Steve's parents, Norm and Eunice, years ago owned the Upstairs Dinner Theater in downtown Omaha. “Eunie” was a close friend of the late Susan T. Buffett, first wife of Berkshire Hathaway Chairman Warren Buffett.

OWH Columnists
Columnists Michael Kelly, Erin Grace and Matthew Hansen write about people, places and events around Omaha. Read more of their work here.

Through a Berkshire connection, Steve explained his tale to Fortune writer Carol Loomis, who has written a book about Buffett. Another writer for the magazine, David A. Kaplan, came to Omaha and spent days this summer with Denenberg and his family.

The resulting article appears in the edition that hit newsstands this week, though it went online late last week.

The writer playfully wrote that Steve and his dad kept their “noses to the grindstone” to stop the pilfering, that Eunie was so upset that she got “her nose out of joint” over it and that some offenders ended up “paying through the nose.”

Steve, 58, has performed more than 1,000 nose jobs, about a quarter for men, and many other facial surgeries. Most patients are in their 20s and 30s.

People apparently wonder, he said, whether he is always looking at noses and thinking how to fix them.

“I can be at a party chatting with two people, and one will walk away,” he said. “The other will say, 'What do you think of her nose?' I can honestly say I didn't see or notice her nose.”

Recalling those moments, he made a startling statement last week that he said could be professionally suicidal for a plastic surgeon.

“The older I get,” he said, “the less I think people need this stuff.”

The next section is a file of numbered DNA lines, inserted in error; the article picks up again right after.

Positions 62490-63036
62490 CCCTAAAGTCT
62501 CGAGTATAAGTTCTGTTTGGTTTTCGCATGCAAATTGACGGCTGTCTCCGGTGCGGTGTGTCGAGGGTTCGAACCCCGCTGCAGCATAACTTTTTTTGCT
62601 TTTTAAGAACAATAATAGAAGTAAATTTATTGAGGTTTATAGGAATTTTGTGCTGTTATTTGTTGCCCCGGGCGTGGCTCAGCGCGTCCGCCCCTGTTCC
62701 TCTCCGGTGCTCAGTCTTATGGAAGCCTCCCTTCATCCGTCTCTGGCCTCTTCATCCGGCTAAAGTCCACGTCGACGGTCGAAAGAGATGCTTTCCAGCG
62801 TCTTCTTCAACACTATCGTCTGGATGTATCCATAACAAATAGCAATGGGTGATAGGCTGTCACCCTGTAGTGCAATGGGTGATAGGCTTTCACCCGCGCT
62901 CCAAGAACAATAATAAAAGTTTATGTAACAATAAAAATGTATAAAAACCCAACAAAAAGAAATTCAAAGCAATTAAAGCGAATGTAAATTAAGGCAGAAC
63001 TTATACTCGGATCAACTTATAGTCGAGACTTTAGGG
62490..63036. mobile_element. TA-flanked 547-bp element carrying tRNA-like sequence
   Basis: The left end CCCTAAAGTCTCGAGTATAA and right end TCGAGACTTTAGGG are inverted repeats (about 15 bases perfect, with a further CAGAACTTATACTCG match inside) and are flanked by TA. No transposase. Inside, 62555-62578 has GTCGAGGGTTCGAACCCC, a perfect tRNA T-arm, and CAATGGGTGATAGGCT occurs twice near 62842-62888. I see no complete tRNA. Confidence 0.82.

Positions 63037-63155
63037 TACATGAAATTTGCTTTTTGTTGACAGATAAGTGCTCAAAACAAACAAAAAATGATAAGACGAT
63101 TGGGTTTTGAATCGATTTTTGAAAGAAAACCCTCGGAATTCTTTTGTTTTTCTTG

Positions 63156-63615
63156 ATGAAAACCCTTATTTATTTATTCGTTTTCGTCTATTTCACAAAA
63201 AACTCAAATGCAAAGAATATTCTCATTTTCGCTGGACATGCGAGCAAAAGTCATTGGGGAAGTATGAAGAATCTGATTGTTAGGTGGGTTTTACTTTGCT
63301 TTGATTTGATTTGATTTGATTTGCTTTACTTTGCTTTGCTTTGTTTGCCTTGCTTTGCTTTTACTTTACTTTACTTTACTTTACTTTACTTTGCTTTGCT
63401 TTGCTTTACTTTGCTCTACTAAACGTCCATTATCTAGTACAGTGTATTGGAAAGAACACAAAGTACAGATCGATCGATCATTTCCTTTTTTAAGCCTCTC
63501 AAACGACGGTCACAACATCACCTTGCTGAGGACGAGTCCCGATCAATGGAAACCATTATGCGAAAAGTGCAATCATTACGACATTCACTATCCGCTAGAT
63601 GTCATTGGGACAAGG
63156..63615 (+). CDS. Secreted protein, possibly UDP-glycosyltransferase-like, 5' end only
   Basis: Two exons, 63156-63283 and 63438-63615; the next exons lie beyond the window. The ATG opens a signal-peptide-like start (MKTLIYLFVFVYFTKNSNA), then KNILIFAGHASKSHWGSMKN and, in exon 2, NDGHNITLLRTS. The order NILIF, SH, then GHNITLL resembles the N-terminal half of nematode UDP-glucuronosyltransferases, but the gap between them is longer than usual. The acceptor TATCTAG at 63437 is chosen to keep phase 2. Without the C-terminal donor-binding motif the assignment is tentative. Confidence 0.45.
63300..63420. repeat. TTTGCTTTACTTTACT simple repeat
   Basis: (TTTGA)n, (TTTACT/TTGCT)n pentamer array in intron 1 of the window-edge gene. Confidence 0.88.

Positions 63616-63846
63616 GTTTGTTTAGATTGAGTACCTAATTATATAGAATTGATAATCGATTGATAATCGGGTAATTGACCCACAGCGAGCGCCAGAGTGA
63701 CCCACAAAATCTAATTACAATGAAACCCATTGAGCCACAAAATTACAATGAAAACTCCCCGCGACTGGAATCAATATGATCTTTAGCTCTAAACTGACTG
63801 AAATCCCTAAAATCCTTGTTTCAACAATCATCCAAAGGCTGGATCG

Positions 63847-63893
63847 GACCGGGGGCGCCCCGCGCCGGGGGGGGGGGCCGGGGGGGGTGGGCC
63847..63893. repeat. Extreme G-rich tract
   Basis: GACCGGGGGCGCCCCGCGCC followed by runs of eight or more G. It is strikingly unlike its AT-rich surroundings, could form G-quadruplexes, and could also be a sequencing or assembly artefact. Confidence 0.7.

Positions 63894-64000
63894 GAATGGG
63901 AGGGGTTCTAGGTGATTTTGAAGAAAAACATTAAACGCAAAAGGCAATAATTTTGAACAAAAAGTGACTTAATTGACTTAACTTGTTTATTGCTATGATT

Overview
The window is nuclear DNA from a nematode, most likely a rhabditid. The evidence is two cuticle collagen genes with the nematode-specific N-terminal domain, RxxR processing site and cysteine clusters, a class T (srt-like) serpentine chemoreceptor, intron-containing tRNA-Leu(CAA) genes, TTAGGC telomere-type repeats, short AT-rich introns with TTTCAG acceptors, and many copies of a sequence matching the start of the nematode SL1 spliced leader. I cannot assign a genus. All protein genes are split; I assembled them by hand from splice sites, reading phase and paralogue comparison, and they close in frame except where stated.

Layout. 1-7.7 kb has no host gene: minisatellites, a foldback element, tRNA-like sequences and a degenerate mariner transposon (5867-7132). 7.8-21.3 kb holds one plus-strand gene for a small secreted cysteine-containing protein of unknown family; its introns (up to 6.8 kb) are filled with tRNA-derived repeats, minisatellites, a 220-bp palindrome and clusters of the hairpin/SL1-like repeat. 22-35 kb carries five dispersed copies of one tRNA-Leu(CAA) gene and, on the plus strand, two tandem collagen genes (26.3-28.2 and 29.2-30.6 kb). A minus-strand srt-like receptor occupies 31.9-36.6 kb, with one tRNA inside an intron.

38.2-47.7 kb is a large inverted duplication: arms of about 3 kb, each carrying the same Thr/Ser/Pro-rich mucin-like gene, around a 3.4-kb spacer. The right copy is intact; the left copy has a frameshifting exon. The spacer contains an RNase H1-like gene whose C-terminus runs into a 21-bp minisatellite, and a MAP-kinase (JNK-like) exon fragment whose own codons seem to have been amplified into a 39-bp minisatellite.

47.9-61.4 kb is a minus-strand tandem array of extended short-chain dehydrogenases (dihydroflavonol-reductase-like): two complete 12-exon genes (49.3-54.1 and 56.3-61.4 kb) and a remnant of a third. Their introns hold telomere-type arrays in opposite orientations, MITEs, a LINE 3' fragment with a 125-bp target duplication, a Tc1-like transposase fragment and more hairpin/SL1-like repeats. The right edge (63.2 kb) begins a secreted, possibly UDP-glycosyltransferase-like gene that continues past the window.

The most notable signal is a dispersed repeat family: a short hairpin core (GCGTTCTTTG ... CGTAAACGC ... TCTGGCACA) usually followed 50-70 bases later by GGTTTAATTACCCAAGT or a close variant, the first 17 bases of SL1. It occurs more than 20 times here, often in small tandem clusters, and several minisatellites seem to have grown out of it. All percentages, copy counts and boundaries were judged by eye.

He said he is all for it if patients truly want it and if he believes he can help but that he has actually talked people out of rhinoplasty — which carries a total price tag of about $10,000.

“I'm not against cosmetic surgery,” he said. “But when people ask, 'Do I need this?' I never say yes. I always say nobody needs this. It's whether you want it and would appreciate the kind of change I can realistically give you.”

The theft of intellectual property is a serious problem, not just in his profession but almost universally. Though Steve and his dad are finding fewer instances of photographs being snatched off his website, the fight isn't over.

“It does seem to be happening less,” he said. “But we recently found someone else using a picture of mine, and we started the legal process again. I don't understand why this doesn't stop.”

Steve Denenberg is a nice guy, but he has taken a hard-nosed stance against Internet theft and people who thumb their noses at the law.

And he wants people to know that just because a surgeon displays before-and-after photos on his website or in his office, it doesn't mean they are his — or that the surgeon is an expert at facial surgery, especially complicated rhinoplasty.

“If the nose doesn't turn out well,” Steve said, “it's not like a bad haircut that grows out. The patient may sit in front of a mirror and cry for the next two years.”

Contact the writer: Michael Kelly    |   402-444-1000

Mike writes three columns a week on a variety of topics.